Energy inventory report preview for June 16

“As I grow older I pay less attention to what men say. I just watch what they do.”

Andrew Carnegie

EMI QuickView Short Term Market Overview

Impact on Energy Prices

Price Drivers

Crude

Gasoline

HO/Diesel

Nat Gas

Supply

Cbr

Cbr

Cbr

CBr

Demand

N

N

N

N

Inventories

Cbr

Cbr

Cbr

CBr

US Dollar

CBu

CBu

CBu

CBu

Global Equities

CBu

CBu

CBu

CBu

10 Yr Treasuries

Cbr

Cbr

Cbr

CBr

Geopolitics

CBu

CBu

CBu

CBu

Technicals

N

N

N

CBu

Market Sentiment

N

N

N

N

Overall View

N

N

N

CBu

Bias

N

N

N

CBu

N - Neutral Bu - Bullish Br- Bearish CBu - Cautiously Bullish

CBr - Cautiously Bearish

The stabilization/short covering rally continued strongly on Tuesday as equities rose while commodities and the Euro increased from the start of Asian trading to close in the US. Each region of the world traded higher than the one in the previous time zone with the US Dow adding over 200 points in value with WTI gaining 2.4% and Nat Gas surging another 3.7% on the day. Although this is still clearly a short covering rally it is starting to look and feel like some sidelined cash is beginning to slowly move back into risk asset classes if for nothing other than a bit of bottom picking. However, by and large the majority of the activity in all of the financial and commodity markets continues to be dominated by the institutional traders and funds with the retail audience still waiting cautiously in the background.

Following the lead from the US, Asian equity markets were mostly higher today bringing the string of higher closes to five days in a row. After being the leader for the global equity recovery Asia is now looking to the US economic growth as one of the main catalysts to keep the global recovery in motion. Nothing major emerged out of Asia today with China’s equity markets still closed for a public holiday. However, according to China International Capital Corp China may be exposed to significant job loses next year as the $585 billion dollar stimulus program comes to an end. This combined with the Chinese government continuing to intentionally throttle back the meteoritic economic growth of late adds additional concern over just how much of a leadership role the Chinese economy will have over the next year or so. The whole view of a soft landing may not turn out to be so soft.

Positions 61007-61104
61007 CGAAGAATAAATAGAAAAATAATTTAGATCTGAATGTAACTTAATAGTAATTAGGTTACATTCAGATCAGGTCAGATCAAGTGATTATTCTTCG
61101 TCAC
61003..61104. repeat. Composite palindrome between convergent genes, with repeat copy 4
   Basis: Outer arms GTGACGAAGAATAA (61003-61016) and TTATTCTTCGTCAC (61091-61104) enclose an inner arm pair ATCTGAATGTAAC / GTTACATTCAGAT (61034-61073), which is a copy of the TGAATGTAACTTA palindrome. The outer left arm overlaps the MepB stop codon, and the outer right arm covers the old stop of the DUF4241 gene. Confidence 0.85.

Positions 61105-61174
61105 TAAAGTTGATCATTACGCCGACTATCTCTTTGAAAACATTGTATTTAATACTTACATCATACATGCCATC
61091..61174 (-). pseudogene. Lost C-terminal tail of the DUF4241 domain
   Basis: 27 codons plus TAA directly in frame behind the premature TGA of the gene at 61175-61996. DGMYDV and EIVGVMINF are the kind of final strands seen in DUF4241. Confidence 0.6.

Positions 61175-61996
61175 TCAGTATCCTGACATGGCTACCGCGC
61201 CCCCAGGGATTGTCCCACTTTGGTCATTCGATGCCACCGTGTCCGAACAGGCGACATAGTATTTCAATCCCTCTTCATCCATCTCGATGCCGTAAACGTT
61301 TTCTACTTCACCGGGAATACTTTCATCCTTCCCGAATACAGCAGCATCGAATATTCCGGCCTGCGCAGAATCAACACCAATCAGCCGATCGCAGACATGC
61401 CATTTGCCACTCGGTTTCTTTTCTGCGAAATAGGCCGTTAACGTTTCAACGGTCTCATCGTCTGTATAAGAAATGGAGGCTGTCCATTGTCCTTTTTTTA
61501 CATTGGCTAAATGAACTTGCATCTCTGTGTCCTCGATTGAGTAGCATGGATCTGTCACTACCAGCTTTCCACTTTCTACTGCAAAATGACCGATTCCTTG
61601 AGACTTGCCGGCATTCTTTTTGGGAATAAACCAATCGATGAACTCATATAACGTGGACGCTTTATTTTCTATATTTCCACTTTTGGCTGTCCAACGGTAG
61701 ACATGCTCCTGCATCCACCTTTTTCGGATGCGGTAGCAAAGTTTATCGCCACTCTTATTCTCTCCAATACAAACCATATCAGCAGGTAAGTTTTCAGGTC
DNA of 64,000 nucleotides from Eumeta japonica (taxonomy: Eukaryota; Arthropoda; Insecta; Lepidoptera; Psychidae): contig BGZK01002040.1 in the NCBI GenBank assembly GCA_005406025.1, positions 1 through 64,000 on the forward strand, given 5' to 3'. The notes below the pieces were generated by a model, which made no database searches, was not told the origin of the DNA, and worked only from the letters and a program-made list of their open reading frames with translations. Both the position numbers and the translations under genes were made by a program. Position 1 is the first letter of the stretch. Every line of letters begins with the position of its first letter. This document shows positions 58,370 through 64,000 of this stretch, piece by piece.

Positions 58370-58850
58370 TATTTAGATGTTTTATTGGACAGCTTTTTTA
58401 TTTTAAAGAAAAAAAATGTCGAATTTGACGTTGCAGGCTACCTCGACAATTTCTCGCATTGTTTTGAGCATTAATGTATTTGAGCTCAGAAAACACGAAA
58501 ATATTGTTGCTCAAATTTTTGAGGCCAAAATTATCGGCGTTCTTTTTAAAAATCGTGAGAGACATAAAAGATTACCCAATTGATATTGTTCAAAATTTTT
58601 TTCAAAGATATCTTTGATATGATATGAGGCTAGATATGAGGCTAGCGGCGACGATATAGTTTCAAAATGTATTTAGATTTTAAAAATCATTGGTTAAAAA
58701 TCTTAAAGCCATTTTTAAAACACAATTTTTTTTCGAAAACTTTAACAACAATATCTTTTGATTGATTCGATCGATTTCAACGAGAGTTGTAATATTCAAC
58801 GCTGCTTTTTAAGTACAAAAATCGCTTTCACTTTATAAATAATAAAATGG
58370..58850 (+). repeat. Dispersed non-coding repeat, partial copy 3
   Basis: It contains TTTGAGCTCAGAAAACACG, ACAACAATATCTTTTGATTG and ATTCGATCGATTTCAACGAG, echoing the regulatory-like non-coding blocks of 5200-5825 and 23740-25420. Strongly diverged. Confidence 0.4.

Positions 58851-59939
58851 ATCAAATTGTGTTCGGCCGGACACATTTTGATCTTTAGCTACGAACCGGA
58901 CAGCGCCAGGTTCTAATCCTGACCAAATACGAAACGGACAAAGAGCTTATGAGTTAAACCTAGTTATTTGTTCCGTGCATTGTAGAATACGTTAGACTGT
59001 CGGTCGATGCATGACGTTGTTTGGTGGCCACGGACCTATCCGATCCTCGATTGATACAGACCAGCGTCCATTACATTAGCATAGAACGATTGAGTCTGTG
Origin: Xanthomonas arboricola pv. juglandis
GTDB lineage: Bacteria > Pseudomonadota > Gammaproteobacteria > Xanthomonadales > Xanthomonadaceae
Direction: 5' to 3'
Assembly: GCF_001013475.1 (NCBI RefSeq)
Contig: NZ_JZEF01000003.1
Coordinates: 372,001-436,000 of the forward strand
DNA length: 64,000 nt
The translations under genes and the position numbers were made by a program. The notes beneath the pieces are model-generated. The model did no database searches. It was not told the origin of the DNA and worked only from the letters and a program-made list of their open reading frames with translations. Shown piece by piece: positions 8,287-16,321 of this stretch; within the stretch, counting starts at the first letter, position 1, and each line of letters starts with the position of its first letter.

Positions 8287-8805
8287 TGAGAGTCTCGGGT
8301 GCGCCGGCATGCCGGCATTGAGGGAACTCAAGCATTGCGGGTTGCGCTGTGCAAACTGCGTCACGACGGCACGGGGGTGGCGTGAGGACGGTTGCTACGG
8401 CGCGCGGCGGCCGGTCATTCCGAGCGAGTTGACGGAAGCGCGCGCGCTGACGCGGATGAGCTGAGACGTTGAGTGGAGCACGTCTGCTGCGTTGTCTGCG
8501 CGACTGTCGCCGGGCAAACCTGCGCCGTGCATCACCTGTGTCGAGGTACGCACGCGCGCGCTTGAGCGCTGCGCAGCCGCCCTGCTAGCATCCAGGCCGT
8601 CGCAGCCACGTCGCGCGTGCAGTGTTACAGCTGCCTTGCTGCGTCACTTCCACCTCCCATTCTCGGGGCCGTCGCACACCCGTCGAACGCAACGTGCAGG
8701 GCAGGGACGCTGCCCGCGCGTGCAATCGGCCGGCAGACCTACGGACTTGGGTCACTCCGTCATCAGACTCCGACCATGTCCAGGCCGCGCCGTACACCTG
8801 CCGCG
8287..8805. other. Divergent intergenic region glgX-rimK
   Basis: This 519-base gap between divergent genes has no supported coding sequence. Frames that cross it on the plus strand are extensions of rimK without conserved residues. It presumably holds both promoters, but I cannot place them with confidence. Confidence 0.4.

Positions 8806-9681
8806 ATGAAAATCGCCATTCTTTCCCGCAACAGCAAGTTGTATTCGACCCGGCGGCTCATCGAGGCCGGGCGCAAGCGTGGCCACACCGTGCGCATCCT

European equity markets have followed Asia higher and are trading in positive territory for the sixth day in row as most of the economic news coming out of Europe this morning was positive. In addition there was no new bad or bearish news regarding the EU sovereign debt issues so far today. The EMI Global Equity Index (table shown below) is currently up by about 1.5% on the week dropping the year to date loss down to 5.2%. Canada has joined Germany in the year to date plus column with the US Dow on the cusp of turning positive for the year. China is the only bourse in the Index still showing double digit losses but should play a bit of catch-up with the rest of the world when trading in China resumes on Thursday. Overall the global equity markets are continuing to provide a positive backdrop to oil prices as well as the broader commodity complex.

EMI Global Equity Index

6/16/10

Change

Change

2010 YTD

2010

From

From

Change

8:03 AM

Yesterday

Yesterday %

%

US/Dow Jones

10,405

214

2.10%

-0.2%

Can/S&P-TSX

11,908

240

2.06%

1.4%

Lon/FTSE

5,232

15

0.28%

-3.3%

Paris/Cac 40

3,667

6

0.16%

-6.8%

Germany/Dax

6,183

8

0.13%

3.8%

Japan/Nikkei

10,067

179

1.81%

-4.5%

HongKong/HangSeng

20,062

10

0.05%

-8.3%

Aussie/SYDI

4,559

54

1.20%

-6.6%

China/Shanghai A

2,694

7

0.26%

-21.6%

Brazil/Bvspa

64,442

154

0.24%

-6.0%

EMI Global Equity Index

13,922

89

0.64%

-5.2%